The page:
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A Year of Birds: April 2023

While still cold, with occasional flurries of snow, the days are finally getting a bit warmer, with temperatures creeping into the mid- to upper-30s at times.

While snow is still on the ground, it is gradually melting, and the mornings are misty with the evaporation in the air. The ice is nearly melted on the shores of the bay, and spring fling for the goldeneyes is in full swing. Large flocks come floating by in the morning at dawn, and as the days pass, the males fling their heads back whenever a female passes by, hoping to attract her attention.

While hiking, I saw an interesting sight: a seagull was upset with an eagle, and eventually chased him off after flying towards him as the eagle sat on his perch on top of a tree at a nearby point (a favorite spot of his for sighting fish and other prey on the waters below). The seagull continued chasing after him, until the eagle flew off.

The chickadees are still so cute, and I caught one with an expression that I couldn’t resist, on an early morning when I was bringing seed out.

During that same hike, I also saw a pair of Canadian Geese who had stopped to rest and eat during their migration north. The geese can be heard calling out as they fly overhead daily now. The great migration is in full swing as the days lengthen.

I also saw a junco one afternoon; this is the first junco I have seen last fall. While they usually stay around for winter, this year they didn’t, which surprised me. I am glad that this one got a good meal as he travels north.

Each day, as dawn comes, I love watching the goldeneyes as they display for one another on the bay. This is a time when the waters of the bay are busiest, with the goldeneyes engaging in the great dance to find a mate, and all types of birds fly back and forth all day long.

On Birdsong Bay, the mergansers are back! I saw a group of common mergansers floating on the waters of the bay (it looked like the females were chasing the male!), and then saw a male hooded merganser on the canals. I think they are gorgeous, with their large white hoods and chestnut coloring.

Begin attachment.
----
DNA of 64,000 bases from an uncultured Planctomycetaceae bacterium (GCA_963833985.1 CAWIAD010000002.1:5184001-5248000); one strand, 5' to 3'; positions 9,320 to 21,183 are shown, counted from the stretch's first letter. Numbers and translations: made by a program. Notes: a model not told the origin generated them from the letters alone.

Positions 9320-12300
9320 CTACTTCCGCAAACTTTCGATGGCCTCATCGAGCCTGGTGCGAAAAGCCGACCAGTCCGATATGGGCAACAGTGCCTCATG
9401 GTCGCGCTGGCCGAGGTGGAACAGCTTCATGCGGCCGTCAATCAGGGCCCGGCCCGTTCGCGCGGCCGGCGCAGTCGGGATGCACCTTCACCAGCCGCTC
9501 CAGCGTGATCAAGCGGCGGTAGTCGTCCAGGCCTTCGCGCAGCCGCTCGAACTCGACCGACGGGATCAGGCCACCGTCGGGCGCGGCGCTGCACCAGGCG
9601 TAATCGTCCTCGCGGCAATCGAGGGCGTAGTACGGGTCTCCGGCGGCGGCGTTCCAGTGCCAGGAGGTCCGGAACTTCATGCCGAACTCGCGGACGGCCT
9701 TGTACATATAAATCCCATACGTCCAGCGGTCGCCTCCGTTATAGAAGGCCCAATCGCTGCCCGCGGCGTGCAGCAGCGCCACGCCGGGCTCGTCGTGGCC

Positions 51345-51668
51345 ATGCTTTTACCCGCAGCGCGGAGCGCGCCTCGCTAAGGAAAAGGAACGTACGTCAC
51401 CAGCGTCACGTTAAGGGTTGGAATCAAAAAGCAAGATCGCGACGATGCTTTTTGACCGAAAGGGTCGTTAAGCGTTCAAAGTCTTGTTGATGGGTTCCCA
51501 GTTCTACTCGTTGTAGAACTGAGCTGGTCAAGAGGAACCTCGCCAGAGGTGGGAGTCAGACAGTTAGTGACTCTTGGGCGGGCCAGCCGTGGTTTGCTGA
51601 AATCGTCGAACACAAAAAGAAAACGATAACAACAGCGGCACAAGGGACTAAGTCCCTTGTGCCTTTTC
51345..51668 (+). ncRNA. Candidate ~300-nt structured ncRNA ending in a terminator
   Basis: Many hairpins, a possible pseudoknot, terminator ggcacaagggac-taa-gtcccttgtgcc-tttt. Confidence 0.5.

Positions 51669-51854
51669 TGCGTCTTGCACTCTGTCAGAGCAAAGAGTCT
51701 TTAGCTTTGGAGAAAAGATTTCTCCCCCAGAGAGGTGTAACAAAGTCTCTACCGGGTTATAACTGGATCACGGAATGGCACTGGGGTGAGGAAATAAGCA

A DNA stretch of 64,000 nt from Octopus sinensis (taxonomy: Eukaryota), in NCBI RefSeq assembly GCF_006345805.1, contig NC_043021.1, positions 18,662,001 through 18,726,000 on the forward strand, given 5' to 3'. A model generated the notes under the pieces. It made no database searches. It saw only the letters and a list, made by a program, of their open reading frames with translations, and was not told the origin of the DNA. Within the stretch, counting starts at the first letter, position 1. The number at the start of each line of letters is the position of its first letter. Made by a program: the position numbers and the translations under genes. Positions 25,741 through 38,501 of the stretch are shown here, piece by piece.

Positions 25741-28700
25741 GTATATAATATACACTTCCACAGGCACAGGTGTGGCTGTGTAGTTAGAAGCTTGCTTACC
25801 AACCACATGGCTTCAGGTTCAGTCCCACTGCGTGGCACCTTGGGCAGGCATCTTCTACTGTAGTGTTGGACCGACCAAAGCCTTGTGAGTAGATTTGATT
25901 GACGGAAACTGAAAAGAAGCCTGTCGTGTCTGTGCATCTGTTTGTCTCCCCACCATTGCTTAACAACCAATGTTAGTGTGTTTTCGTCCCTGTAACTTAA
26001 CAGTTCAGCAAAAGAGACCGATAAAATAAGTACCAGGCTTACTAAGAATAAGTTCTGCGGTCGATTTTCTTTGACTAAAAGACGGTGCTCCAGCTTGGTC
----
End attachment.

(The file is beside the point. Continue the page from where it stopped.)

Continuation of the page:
The Blue Herons are back! I saw my first one of the year on a marsh across from the bay, striding in the waters near some mergansers.

I also saw my first egret of the year – they are back at last! This really does mean spring is here, since they only show up when the air warms up, as it has been. Now, it rains instead of snowing, and the ground is starting to show up again from its snow blanket as the signs of winter leave and spring takes over.

For my birthday, I got a new telephoto lens. I am still learning how to use it, but got a nice picture of a pair of cranes at the bird sanctuary outside of Grayling. It was a rainy day, and I happened to catch them between times when it was raining. I think cranes are beautiful, and they are another sign that spring is definitely here.

I also saw a pair of common mergansers swimming. The next day, I went out to the point, and caught a photo of a male merganser on the bay on a windy day. He was bobbing up and down like a cork in the waters. They are amazing swimmers.

I also saw some ducks taking off from the marsh waters. They are fast, and I didn’t get a good photo, but it reminds me of this early spring day.

I happened to see a male redwing during a weekend trip to Ann Arbor (where the weather was definitely warmer than up north!). The trees are starting to leaf out there already, and the birds are there sooner than up north. But if they are here, they will be in northeast Michigan very soon! I also saw a robin here, a week earlier than they will show up back home.

By the tenth of April, the egrets are migrating here “en masse”; many have their beautiful plumes on display. I saw a group of them gathered across from Birdsong Bay, resting and recovering from their long trip.

On the same day, I saw some hooded mergansers on a canal. The males are beautiful when they put their crests up. It was interesting to see two males with one female; she seemed to have chosen the male with his crest down, and they swam up and down the canal together.

The wood ducks are back! I saw one far back in a little seasonal pond/marsh among the trees when I was driving home.  He was too far away to get a good picture of, but I got one okay shot. They are so beautiful.

On a cold, dreary, rainy day I went by the canal that runs off the lake. The ducks were all gathered there: buffleheads, ring-necked ducks, and wigeons. This canal is a regular meeting place during this time of year, as the males display for the females.  Across the canal, there were hooded mergansers; I think they are beautiful, with their warm coloring and “hoods” that can go up and down.

On the way home, I saw a blue heron in a marsh across from Misery Bay. He stood there, looking at me with a somewhat quizzical look, as if he was trying to figure out what I was or what my interest in him was.

On a trip to Presque Isle, I saw a sparrow on a board; it was adorable. The kingfishers aren’t showing up yet, but they will be very soon.

Now, towards the end of the month, I finally found time to go by the point. I almost stumbled across a killdeer who began doing a broken wing imitation, so I left immediately, figuring that she has a nest nearby. I took a photo with my new lens from a distance, then went to the beach in hopes that she would calm down as I left.

There, I saw three juvenile trumpeter swans sleeping on the beach. They are obviously migrating, and stopping here to rest during their journey. One woke up to preen as I took their picture.

A few days later, I saw two common mergansers floating on the bay. The ducks have paired up, and soon there will be baby mergansers swimming along behind their parents!

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